Tuesday, January 19, 2021

Imagine Magazine: Issue #28

Issue #28 of Imagine (July 1985) is another "special" issue, in this case "pulps." I try not to be too judgmental on this particular topic, since I understand what is meant by "pulps," namely broad, over-the-top action, as exemplified by many of the stories that appeared in the pages of pulp magazines during the 1920s, '30, and '40s. Yet, as I regularly point out, "pulp" is no more a genre than is anime (another term frequently misused by those unfamiliar with it); the pulps were filled with stories of many different genres, from fantasy to crime stories to historical fiction, with many more besides, most of which shared only the paper on which they were printed and nothing more. 

Paul Mason's "The Masked Avengers" presents itself as "an introduction to pulp rolegames," which in this case means Daredevils, Justice Inc., Gangbusters, Chill, and Call of Cthulhu. According to Mason, pulp stories were "stirring tales of two-fisted action" featuring "rugged individuals fighting for truth, justice, and the American way against the forces of evil in a variety of exotic locations." He's correct that that's the way "pulps" are popularly understood, though the pedant in me recoils at the narrow understanding of the contents of these magazines. Oh well.

".... And Action!" by Mark Davies and Derrick Norton is, in a bit of serendipity, an article that demonstrates well just how much of a mess AD&D's combat rules were. The article takes five pages to elucidate the game's initiative system, something that Moldvay Basic handles succinctly in a few short paragraphs. Chris Felton's "Lycanthropy," on the other hand, is a four-page discussion of lycanthropes in D&D and AD&D, fleshing them out for use as opponents, NPCs, and even player characters. As is often the case, it's not a topic that matters much to me personally, but the article is nicely done and engaging – exactly what I want out of gaming articles. Felton returns, along with Paul Cockburn, in "The Gods of the Domains," this issue's Pelinore article. The piece fleshes out a few of the gods, providing them with mythology and relationships to one another. Accompanying the article is "Carraway Keep and the White Order" by Graeme Drysdale, which describes an organization for magic-users and elves.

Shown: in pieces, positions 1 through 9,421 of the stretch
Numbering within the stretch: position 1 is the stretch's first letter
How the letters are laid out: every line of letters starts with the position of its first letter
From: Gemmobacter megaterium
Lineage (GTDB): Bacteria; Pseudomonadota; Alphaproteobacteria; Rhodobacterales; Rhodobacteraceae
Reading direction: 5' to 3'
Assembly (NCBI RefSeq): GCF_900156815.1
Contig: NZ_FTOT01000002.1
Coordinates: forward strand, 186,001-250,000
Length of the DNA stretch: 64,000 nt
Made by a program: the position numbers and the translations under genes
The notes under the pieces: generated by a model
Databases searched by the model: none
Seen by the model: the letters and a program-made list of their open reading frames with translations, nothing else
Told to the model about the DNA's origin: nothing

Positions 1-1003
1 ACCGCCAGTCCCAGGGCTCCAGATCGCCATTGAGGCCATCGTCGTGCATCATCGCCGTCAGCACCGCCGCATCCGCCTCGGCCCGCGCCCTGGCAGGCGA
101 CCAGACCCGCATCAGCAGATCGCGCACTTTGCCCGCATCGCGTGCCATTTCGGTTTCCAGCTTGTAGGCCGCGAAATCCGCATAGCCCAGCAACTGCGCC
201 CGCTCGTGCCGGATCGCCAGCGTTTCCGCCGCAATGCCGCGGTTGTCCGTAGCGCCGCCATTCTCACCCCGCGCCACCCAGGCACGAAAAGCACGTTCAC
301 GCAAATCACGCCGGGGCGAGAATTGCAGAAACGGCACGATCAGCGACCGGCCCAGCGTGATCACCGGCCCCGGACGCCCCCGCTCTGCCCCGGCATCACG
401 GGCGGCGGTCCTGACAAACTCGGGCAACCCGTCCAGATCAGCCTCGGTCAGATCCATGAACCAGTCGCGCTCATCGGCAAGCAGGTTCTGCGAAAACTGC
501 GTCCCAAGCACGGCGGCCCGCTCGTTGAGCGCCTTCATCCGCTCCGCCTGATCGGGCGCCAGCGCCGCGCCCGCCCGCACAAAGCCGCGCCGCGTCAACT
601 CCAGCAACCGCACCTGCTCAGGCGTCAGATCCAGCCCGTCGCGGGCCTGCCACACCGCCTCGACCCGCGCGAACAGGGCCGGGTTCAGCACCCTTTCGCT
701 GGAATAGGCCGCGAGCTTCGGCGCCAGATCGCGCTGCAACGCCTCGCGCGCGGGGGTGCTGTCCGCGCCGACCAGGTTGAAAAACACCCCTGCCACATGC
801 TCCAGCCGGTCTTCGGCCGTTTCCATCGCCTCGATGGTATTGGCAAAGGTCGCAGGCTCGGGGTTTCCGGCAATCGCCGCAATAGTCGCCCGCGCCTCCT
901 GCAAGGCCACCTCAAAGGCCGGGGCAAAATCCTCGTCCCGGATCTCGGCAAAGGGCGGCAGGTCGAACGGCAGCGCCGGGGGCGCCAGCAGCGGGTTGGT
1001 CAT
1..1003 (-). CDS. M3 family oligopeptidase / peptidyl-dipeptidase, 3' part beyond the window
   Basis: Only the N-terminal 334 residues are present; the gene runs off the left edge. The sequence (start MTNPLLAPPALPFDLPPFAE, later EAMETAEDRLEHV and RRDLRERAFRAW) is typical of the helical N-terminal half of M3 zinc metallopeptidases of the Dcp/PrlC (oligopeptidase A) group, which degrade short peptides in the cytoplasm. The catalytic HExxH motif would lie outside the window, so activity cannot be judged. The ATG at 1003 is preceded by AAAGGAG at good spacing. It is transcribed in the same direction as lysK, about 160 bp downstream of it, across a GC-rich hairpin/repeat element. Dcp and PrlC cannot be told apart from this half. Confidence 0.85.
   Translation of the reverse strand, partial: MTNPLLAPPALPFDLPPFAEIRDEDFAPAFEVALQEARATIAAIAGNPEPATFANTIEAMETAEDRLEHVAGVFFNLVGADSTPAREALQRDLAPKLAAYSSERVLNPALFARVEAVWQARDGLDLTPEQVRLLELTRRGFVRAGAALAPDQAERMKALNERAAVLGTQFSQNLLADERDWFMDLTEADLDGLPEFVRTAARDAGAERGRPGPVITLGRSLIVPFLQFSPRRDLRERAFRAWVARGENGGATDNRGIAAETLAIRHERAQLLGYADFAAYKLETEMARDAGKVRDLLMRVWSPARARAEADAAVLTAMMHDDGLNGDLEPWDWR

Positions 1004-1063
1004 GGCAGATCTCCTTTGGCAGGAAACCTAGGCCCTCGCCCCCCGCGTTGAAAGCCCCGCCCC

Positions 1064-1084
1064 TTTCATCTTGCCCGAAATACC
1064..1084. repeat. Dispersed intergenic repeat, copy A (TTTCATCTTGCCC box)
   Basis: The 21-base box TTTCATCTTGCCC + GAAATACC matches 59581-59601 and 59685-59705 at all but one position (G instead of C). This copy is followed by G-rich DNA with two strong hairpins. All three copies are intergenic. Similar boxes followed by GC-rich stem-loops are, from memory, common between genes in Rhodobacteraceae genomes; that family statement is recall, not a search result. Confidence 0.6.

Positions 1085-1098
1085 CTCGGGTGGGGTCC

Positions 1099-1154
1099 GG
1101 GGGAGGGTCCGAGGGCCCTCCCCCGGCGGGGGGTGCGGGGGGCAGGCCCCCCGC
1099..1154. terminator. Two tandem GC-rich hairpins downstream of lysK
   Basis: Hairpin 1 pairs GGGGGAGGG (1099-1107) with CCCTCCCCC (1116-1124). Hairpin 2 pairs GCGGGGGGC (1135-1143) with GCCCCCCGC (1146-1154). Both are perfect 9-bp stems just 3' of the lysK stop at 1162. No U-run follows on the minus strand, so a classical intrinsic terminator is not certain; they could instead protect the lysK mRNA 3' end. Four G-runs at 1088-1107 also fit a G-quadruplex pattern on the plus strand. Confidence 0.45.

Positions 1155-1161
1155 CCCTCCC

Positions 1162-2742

David Hill's "A Look at the Cthulhu Mythos" is an overview of its (literary) history, detailing all the authors who have contributed to it and the ways in which their contributions changed it. Short but interesting, I was glad to see an article like this in a gaming magazine. Marcus Rowland's "A Nice Night for Screaming" is a murder mystery scenario intended for use with a variety of "pulp" RPGs, including the Adventures of Indiana Jones. It's a tight, well written adventure, as one would expect of Rowland. Chris Felton has yet another article in this issue, "The English Daredevil," which examines this pulp archetype from the perspective of England in the 1930s, with suggestions for modifying the rules of various games to make them a little less USA-centric. It's a good article; my only complaint is that it's too short and narrow. I'd love to have seen a longer treatment of the subject.